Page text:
ANTIOCH -- As details of the state's proposal to move water south from the Sacramento-San Joaquin Delta continue to spill out, leaders here received a tutorial this week on the potential impacts of the plan on local water.

The City Council was brought up to speed by city staff on the history of Antioch's ability to draw river water and how the salinity of that water has changed over time. Staff also has been monitoring and analyzing possible impacts of state and federal activities related to the Delta, namely the Bay Delta Conservation Plan to divert northern water through two massive tunnels to farms and cities in other parts of the state.

"We're going to continue to protect our water rights. This is our story right here," Mayor Wade Harper said.

The future financial impact of the state's latest proposal on Antioch is unknown, Public Works Director Ron Bernal said. However, negative impacts to the water supply, such as increased salinity, could cost the city, and ultimately ratepayers, millions of dollars each year to purchase replacement supplies and equipment, he said.

"It could substantially increase costs to the water users in our city. It's an issue that the citizens of Antioch should be very concerned about," Councilman Gary Agopian said.

Antioch could also move to the point where it draws in water farther north, Bernal said. Either way, the city would pursue compensation from the state "to be made whole" for increased costs, he said.

Antioch, the westernmost city or agency to draw water from the Delta, has rights dating back to before 1914 to pump without the need for a state permit.

The once-fresh water has become saltier over time as state and federal agencies moved water from the region to the San Joaquin Valley and Southern California, said Matt Emrick, an attorney hired by Antioch to handle its water issues.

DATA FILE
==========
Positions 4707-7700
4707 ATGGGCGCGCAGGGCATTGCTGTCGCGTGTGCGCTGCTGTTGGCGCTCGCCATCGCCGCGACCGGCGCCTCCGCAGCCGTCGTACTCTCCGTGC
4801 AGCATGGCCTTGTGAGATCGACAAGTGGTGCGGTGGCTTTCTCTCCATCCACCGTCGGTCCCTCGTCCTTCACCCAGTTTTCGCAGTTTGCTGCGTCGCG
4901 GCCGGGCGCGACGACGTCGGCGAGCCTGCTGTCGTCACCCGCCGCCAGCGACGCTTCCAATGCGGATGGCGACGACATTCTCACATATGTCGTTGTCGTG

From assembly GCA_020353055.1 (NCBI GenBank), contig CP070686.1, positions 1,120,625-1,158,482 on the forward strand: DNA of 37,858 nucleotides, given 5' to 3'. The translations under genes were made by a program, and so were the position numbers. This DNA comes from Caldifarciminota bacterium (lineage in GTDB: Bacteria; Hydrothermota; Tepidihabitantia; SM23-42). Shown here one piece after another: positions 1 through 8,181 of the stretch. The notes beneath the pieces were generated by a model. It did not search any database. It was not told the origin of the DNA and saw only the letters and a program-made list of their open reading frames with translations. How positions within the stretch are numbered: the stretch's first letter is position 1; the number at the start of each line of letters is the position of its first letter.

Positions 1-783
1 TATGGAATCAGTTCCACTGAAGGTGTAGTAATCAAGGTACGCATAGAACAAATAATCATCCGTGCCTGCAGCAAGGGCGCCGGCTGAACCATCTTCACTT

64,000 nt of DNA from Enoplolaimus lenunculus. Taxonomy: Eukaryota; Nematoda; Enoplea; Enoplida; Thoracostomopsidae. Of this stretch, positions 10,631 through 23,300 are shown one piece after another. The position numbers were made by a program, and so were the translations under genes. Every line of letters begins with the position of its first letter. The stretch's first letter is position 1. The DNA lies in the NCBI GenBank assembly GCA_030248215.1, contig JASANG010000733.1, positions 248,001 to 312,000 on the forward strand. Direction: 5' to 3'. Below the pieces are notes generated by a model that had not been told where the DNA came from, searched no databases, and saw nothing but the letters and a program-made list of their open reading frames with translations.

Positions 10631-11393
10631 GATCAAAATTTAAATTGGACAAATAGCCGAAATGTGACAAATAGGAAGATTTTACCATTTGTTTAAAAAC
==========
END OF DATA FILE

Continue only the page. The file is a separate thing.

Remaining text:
"Antioch is sort of the canary in the coal mine with respect to the Delta," Emrick said. "If Antioch's water supply is healthy, the Delta is healthy."

Because of the salinity increase, the state Department of Water Resources entered into an agreement with the city in 1968 in which it pays one-third of Antioch's costs to purchase substitute water when its normal supply is not usable.

Though implementation is years away, the city is trying to examine now how much saltier the latest proposal would make its water.

Gov. Jerry Brown's plan calls for building two side-by-side underground tunnels, each 40 feet high, that would carry fresh water 35 miles from the state's largest river, the Sacramento, under the Delta to federal and state pumps near Tracy.

There it would flow into canals run by the State Water Project and the Central Valley Project, which deliver Delta water to 25 million Californians, from the Bay Area to San Diego, and to irrigate 3 million acres of farmland.

Construction would start in 2017, and the project would be completed by 2026.

Antioch analyzed and publicly commented on the plan's modeling and flow impacts, while also informing the plan's crafters about Antioch's water rights and the salinity history, Emrick said.

"Many of the folks working on these processes had no idea Antioch had its own water rights," he said. "They thought we all got our water from (Contra Costa Water District) and as long as (they) were taken care of, Antioch was taken care of."

Once more environmental documents and analysis come out for the plan, Antioch can further study possible effects, Emrick said.

Contact Paul Burgarino at 925-779-7164. Follow him at Twitter.com/paulburgarino.